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A Lesson Plan on Fossilization

Lesson: What is Fossilization?

Notes for the leader/teacher: We recommend that you say as little as possible in each lesson, giving your students opportunities to think and express their own ideas. Dialogue is included in bold and italics. Things you would do during the lesson are in CAPITAL LETTERS.

Goal: To experience how fossils are formed


  • An inexpensive fossil if you have one.
  • Shrimp shell (A workable fossil substitute)
  • Escargot shell (A workable fossil substitute)
  • Plaster of Paris
  • Pitcher of water
  • Sifter
  • Fine sand- must be fine enough to go through the sifter
  • Waterproof container-small disposable aluminum baking pans work well.
  • Small plastic or rubber dinosaur

This lesson plan has 2 parts. For part 2 click on the link at the bottom of the page that reads fossilization Lesson Plan Part 2; Fossil Excavation.

Part 1; The Process of Fossilization
Before the lesson: Mix a small amount of fine sand with the plaster of Paris. DO NOT ADD WATER. Put about a third of the dry mixture in a water proof container. Separate the remaining mixture into two containers. Mix a small amount of dry tempera paint to create different shades of brown. Mix the colors into the containers to make two distinct colors of powdery sand so the layers will show as different “soil” as it is added.

Introduction To Fossilization:

  1. PASS AROUND SOME SAMPLE FOSSILS. If possible, have examples of both cast and mold varieties. For an even better impression, try to have a sample that is the positive/negative impression of both cast and mold of the same fossil. How are fossils formed? What do you notice about these fossils? What seems the same? What seems different? How do you think the differences happened?

    Your discussion could include experiences they might have had: making playdoh molds, baking a bundt cake, making molded candies or a Jell-O mold. In fact, for fun, you could have a snack ready of a jello mold for the end of the lesson. If you can find a lobster mold, you’d even be keeping with the theme!
  2. Scientists think that life in the ancient seas might have been similar to modern sea life in many ways. The water would have been salty. There would have been lots of plant life for animals to feed on. There would have been animals, but in the ancient times, there were only the kinds of animals that had no backbones. We call these invertebrates. These animals often had skeletons on the outside of their bodies, an exoskeleton. We know about them because of fossilization.Continue your discussion, painting the picture of an ancient sea habitat. Talk about the animal species that would have made the seas their home. Compare them to modern animals that might have similar characteristics. Ask the students to imagine what would have happened to the animals’ bodies when they died. As they fell to the sea floor their shells would have become buried and filled with the soft sand of the ocean bottoms. This is where we begin to answer the question “How does fossilization take place?”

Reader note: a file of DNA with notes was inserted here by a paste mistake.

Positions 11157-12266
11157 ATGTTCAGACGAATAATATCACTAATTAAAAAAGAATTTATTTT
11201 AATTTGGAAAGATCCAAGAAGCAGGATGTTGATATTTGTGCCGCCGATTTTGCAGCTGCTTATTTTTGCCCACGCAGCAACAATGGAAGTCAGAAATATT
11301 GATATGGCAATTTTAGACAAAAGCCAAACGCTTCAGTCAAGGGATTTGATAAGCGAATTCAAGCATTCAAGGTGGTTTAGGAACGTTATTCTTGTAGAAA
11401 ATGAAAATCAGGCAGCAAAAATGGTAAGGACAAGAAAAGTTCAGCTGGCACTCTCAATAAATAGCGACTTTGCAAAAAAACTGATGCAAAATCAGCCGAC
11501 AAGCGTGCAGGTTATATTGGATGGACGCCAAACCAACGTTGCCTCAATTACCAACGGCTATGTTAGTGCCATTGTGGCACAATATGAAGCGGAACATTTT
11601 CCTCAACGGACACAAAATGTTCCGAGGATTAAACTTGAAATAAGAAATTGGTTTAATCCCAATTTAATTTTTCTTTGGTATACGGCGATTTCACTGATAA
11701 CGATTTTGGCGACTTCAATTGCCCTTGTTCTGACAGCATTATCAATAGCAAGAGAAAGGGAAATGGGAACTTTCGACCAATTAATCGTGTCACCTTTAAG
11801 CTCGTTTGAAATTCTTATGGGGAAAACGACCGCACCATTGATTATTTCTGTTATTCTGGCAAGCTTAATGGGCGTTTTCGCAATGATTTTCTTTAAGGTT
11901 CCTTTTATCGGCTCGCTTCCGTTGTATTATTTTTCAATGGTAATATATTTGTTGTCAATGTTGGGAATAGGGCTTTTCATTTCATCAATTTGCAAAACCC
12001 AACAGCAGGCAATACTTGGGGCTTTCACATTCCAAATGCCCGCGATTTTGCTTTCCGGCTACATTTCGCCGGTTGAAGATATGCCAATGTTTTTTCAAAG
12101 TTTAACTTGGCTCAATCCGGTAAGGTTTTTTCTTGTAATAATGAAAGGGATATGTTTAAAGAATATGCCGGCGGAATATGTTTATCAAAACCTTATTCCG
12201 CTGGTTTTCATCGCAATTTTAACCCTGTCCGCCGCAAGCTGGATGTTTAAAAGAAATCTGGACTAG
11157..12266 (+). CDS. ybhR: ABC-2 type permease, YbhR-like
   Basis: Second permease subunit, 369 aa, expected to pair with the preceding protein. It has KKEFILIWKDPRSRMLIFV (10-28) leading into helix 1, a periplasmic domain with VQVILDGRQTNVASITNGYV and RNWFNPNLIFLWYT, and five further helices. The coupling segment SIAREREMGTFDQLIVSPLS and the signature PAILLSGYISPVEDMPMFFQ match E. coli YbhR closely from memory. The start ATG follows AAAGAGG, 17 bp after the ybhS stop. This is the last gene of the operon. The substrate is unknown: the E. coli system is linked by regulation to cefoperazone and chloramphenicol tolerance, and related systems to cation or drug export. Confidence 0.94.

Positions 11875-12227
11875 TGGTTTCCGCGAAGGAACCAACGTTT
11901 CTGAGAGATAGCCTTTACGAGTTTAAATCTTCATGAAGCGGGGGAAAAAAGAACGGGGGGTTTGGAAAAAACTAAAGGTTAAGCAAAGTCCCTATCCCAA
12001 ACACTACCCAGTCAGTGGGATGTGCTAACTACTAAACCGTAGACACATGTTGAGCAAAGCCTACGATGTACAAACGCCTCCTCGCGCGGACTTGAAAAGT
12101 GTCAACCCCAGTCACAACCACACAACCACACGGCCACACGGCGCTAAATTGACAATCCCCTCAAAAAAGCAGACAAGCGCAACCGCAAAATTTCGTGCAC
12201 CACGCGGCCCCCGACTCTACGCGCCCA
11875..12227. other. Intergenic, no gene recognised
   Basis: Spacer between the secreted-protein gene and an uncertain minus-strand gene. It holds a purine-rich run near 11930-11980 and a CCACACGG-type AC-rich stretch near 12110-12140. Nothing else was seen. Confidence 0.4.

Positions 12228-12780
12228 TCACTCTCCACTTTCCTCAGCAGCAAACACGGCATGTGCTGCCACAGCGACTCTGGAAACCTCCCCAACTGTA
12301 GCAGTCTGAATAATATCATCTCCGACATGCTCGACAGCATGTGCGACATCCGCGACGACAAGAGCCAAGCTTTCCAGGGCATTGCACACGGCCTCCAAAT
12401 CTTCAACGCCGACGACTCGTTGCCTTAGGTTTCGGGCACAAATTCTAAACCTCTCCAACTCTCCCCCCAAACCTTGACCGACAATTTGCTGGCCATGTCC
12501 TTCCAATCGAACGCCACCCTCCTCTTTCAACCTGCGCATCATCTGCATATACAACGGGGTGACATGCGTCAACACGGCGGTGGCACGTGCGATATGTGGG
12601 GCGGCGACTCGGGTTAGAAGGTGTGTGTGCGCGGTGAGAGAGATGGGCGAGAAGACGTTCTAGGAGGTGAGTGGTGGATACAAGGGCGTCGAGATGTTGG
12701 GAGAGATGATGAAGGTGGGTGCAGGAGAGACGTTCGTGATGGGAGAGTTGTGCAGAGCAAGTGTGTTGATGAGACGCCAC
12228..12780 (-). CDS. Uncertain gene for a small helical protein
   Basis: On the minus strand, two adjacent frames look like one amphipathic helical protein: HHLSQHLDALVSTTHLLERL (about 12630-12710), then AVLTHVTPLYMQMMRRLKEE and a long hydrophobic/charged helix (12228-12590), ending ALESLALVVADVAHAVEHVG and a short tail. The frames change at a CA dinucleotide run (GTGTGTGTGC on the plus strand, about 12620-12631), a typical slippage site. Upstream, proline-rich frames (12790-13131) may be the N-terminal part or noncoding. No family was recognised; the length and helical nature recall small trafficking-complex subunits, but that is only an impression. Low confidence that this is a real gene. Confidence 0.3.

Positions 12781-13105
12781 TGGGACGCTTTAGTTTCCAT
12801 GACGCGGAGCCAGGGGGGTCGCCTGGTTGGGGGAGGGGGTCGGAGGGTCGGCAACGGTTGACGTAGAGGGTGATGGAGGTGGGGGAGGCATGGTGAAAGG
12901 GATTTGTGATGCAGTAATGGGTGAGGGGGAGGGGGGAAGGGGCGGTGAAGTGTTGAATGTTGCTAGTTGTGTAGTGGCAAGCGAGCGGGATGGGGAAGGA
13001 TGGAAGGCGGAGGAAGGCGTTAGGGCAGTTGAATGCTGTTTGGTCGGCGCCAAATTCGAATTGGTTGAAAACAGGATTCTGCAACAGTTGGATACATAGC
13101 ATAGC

3. BRING OUT THE PREPARED CONTAINER OF PLASTER OF PARIS. This is a model of the ancient sea floor. It is soft, sandy and powdery. The only difference is that it isn’t wet. This will be the final resting place of our shellfish. PLACE THE SHELLS IN THE DRY PLASTER OF PARIS.
  4. POUR A SMALL AMOUNT OF WATER ONTO THE LAYER OF PLASTER OF PARIS AND SHELLS. Adding water reminds us that this is a model of the ancient ocean. The ancient animals’ bodies would be exposed to ocean currents and wave movement on the sea floor. As the soft body decomposed or became some other animal’s dinner, the hard shell would fill up with sediments and mineral laden water.
  6. CONTINUE TO SIFT THE PLASTER UNTIL A SOFT, MUD IS FORMED. (Keep adding the plaster until all of the water is soaked up. The plaster will now dry fairly quickly. Plaster of Paris sets up in about 30 minutes.)
  7. This process could take a day a week, or even thousands or millions of years. Over time, the ancient sea might begin to dry up. There are lots of reasons this could have happened: movements of the earth’s crust, changes in temperature or volcanic actions could all change the depths of the ancient waters.
  8. TAKE A PLASTIC OR RUBBER DINOSAUR AND MAKE AN IMPRINT OF THEIR FOOT PRINTS. As the water level got lower and lower, muddy swamps and the thick vegetation they grew made good homes for species that could breathe the air, reptiles. As they walked or crawled through the swamps, their heavy bodies made tracks in the soft mud.
  9. Fossilization is a long slow process. It takes many thousands or millions of years for a fossil to form. Minerals in the water are left in tiny holes or pores in the shell or bone. Eventually one molecule at a time the minerals replace the original materials. What is left is a stone that looks exactly like the shell or bone that once was.
  10. ALLOW THE PLASTER TO DRY. You could proceed immediately using a prepared tray that is already hardened or you could end the lesson here and return to it when the tray is dry.

Fossilization Lesson Plan Part 2; Fossil Excavation

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interested in more? If so, you may want to check out our other sites: - Our online fossil and mineral rock shop. - An educational site about rocks, minerals, and geology.